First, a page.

While lawmakers on Capitol Hill continue to debate teacher evaluation and preparedness, several potential educators are hitting the road — instead of books — as part of a month-long road trip to find inspiration.
The TEACH Roadtrip, which is sponsored by Participant Media and Roadtrip Nation, follows three twenty-something students as they travel from San Francisco to Washington, D.C., stopping along the way to interview teachers, activists, lawmakers and entrepreneurs who are shaping the education field.
Over the next 10 years, America will need to replace the 1.6 million teachers expected to enter retirement, according to the U.S. Department of Education. But in order to do that, future educators need to see past the exhaustive debates that plague the education space. And that’s exactly why Rafael Silva, Nadia Bercovich, and Grace Worm are looking for affirmation as they contemplate heading into education.
Inspired by Davis Guggenheim’s documentary, TEACH (which airs on Pivot TV this fall), the group will travel 4,000 miles to spotlight influential leaders like Robert Florio, a veteran and special education teacher with Troops to Teachers; Kelly Meyer, creator of American Heart Association’s Teaching Gardens; and Rahm Emanuel, mayor of Chicago.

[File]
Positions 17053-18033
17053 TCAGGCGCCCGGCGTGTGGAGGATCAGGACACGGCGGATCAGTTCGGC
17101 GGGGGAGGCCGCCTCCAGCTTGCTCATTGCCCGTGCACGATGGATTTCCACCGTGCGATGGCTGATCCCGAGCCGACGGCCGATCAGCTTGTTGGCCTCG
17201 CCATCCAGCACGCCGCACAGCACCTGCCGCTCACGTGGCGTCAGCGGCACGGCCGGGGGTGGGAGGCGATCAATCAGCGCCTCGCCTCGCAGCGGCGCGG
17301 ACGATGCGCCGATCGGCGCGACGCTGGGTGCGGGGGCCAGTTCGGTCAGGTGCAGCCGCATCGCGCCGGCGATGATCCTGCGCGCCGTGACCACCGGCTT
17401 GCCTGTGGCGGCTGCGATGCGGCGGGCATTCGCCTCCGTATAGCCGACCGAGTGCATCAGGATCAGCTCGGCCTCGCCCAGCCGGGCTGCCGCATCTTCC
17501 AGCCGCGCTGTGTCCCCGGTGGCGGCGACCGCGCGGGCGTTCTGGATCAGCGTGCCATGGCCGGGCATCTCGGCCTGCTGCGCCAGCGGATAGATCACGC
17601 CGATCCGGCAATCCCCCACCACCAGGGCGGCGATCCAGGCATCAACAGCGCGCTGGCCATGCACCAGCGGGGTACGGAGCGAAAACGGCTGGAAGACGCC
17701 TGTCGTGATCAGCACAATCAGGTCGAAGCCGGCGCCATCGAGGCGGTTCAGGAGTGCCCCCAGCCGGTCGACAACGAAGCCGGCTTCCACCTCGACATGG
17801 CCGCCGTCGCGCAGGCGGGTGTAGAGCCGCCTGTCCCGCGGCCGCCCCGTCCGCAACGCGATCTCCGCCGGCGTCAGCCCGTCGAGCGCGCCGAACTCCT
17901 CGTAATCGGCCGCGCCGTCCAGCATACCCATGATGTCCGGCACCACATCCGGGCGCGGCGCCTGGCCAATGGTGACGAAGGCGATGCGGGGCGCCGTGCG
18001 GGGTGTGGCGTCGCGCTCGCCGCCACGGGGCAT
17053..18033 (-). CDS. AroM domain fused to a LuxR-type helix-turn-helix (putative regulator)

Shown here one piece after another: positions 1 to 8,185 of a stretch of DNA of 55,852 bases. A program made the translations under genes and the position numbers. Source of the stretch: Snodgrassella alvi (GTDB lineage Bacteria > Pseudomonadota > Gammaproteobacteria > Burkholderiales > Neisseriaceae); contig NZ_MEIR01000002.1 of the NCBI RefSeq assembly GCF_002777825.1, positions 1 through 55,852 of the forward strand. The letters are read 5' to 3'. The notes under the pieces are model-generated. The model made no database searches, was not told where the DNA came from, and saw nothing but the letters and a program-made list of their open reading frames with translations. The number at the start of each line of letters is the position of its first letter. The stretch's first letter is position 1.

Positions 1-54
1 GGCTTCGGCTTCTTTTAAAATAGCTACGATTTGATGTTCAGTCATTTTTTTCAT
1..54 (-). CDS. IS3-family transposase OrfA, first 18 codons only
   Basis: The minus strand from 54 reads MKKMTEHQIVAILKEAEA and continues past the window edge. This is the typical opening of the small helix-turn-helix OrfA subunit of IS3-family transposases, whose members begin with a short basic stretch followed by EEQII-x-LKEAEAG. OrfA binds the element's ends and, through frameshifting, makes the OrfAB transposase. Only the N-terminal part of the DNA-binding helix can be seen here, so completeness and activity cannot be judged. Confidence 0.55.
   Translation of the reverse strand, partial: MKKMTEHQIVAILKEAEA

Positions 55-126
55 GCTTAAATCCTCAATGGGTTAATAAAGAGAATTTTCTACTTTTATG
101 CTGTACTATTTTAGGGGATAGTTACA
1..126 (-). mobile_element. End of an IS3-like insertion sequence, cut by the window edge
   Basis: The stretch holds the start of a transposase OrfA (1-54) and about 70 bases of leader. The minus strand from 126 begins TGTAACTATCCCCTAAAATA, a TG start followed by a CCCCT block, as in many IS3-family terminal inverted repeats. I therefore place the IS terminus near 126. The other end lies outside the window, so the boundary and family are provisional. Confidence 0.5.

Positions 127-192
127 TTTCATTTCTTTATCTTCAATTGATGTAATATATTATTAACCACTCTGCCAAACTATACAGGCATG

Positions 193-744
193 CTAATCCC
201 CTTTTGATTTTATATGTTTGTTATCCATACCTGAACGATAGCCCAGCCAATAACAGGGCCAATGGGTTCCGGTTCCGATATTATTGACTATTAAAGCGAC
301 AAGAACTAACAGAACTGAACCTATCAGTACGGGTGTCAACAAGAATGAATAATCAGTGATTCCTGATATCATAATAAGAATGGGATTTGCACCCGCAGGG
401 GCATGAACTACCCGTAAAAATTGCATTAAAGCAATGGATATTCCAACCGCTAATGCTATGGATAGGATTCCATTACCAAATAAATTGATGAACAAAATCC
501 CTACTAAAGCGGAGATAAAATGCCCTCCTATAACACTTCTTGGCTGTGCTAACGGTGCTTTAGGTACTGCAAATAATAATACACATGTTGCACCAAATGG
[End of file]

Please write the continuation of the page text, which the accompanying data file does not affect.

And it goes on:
Along the way, Bercovich, Silva and Grace hope to glean insight to inspire themselves, as well as the next generation of teachers.
“Every person has a responsibility to teach,” Worm says, “by being part of a world that kids can look to and learn from and, with our help, make it better.”
Worm graduated from the University of Texas at Austin this past summer and is hoping the journey will bridge her transition into a teaching role. Bercovich, who was born in Argentina, has spent the past year backpacking South America and teaching a combination of English, yoga and art therapy. She hopes to meet education innovators to inspire her goal to teach creatively.
University of California at Los Angeles junior Silva has been working toward a career in medicine. But he’s more interested in teaching and is looking to the road trip to convince him.

“I care about education because I have received such a great one, and it has made me who I am today,” Silva says. “I want to make sure other people have the opportunity to go through the same experience I did.”

Their journey may end on September 6 in the nation’s capital, but their potential to shape education is just starting.
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